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Addressing the Need for an Effective Anticoagulant
Industry Insight

Addressing the Need for an Effective Anticoagulant

Addressing the Need for an Effective Anticoagulant
Industry Insight

Addressing the Need for an Effective Anticoagulant


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The process of forming a blood clot is called coagulation. Coagulation is a key player in the repair and maintenance of the circulatory system. However, in some cases, such as major surgery, there is a significant risk of clotting – which must be managed using anticoagulants. Whilst several anticoagulants currently exist, they have limited discrimination between the intrinsic pathway (responsible for thrombosis) and extrinsic pathway (responsible for hemostasis), both involved in coagulation, meaning there is the chance of increased bleeding which can be dangerous. 

Technology Networks recently spoke with Dr Neil Hayward Ph.D., CEO at eXIthera Pharmaceuticals to learn more about the role of the intrinsic and extrinsic pathways, and how they are exploiting coagulation mechanisms to develop antithrombotic therapeutics.


Laura Lansdowne (LL): For some of our readers less familiar with eXIthera could you tell us a little about the company mission and history?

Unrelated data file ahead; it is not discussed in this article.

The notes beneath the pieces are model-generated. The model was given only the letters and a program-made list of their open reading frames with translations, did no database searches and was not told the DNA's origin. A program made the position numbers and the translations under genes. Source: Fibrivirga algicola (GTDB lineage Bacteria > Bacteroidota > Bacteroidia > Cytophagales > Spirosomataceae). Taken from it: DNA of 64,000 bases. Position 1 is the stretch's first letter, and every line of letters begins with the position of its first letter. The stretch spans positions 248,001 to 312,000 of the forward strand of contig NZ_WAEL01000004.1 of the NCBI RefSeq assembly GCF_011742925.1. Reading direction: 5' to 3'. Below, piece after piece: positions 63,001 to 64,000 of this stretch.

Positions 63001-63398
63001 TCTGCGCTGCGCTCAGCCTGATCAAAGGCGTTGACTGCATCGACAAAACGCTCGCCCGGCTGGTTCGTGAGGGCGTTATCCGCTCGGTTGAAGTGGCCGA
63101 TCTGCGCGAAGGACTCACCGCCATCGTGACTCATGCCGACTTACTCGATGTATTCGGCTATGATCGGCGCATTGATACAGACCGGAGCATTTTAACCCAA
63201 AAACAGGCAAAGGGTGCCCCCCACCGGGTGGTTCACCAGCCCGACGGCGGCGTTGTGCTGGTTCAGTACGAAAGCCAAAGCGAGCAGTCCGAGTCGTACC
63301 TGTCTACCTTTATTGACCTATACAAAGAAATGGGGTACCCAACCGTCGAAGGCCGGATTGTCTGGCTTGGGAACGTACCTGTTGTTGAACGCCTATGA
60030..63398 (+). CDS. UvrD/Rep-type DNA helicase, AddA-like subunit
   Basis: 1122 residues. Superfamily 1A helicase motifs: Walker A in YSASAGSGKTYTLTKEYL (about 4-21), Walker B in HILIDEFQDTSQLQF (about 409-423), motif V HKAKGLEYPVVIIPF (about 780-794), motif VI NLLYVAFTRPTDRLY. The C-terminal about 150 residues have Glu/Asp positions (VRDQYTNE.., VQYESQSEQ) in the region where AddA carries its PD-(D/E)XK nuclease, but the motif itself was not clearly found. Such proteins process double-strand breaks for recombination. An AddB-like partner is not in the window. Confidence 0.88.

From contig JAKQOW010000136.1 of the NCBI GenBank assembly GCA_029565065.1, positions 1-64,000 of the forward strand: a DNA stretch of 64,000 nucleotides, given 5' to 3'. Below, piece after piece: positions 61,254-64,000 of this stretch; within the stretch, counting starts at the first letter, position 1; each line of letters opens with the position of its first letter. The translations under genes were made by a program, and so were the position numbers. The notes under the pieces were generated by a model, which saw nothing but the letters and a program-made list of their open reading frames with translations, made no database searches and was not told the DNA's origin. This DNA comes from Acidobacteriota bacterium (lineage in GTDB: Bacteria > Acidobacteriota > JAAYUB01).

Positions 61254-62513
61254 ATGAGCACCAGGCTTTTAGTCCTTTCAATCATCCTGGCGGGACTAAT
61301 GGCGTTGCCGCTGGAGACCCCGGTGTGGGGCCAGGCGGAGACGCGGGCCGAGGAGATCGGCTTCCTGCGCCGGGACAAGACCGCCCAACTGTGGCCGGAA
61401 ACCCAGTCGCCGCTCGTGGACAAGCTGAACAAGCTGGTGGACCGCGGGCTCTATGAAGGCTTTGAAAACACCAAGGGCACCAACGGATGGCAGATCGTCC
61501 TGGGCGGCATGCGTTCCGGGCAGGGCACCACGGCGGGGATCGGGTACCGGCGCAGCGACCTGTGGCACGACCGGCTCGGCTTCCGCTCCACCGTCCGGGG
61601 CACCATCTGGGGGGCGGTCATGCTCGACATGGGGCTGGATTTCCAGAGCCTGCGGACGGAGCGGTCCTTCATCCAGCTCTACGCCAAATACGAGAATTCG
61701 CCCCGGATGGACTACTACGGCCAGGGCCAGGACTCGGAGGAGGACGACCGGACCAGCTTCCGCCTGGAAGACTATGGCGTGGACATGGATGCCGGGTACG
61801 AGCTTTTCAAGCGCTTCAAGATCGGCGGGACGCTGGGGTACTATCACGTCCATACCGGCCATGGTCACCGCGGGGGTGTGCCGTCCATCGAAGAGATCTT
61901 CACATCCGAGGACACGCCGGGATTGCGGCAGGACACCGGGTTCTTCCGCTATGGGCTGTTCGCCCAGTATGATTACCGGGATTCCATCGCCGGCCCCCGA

Neil Hayward (NH):
eXIthera is a clinical stage biotechnology company developing potent and selective Factor XIa small molecules that stop clot formation but importantly without the detrimental major bleeding issues that are observed with all current anticoagulants. The company’s mission is to precisely manage the risk of clotting during major surgeries, without increasing bleeding and thus save lives. By properly managing this, we can reduce the cost for payers, health systems and pharmaceutical companies.

I am the founder and CEO of eXIthera. Previously, I worked on Factor XI for Daiichi (and Sankyo via merger in 2005). To streamline the two companies, my department, along with the rest of our site in Cambridge, Massachusetts, was laid off. At that time, and with the help of my former boss from Daiichi, I secured the rights and patents related to my work on a promising, yet under-researched, anticoagulant target, Factor XIa, and founded eXIthera in 2012.

LL: Could you delve into the “science of coagulation” and explain how you are exploiting coagulation pathways to develop therapeutics?

NH:
Coagulation, or blood clotting, is the body’s mechanism for repairing and maintaining the circulatory system—blood clotting allows for vessel repair. This complex process has two parallel but distinct pathways. One is hemostasis, initiated in response to trauma to the vascular system and is often called the extrinsic pathway. Another is thrombosis, which is initiated by intravascular injury and is described as the intrinsic or contact pathway. These pathways merge to a common pathway leading to activation, adhesion and aggregation of platelets, as well as deposition and maturation of fibrin, to form a clot.

All currently available anticoagulants/blood thinners have limited discrimination between the intrinsic and extrinsic pathways, resulting in undesired impairment of normal hemostasis. As a result, there is an increased risk of bleeding and delayed vessel repair.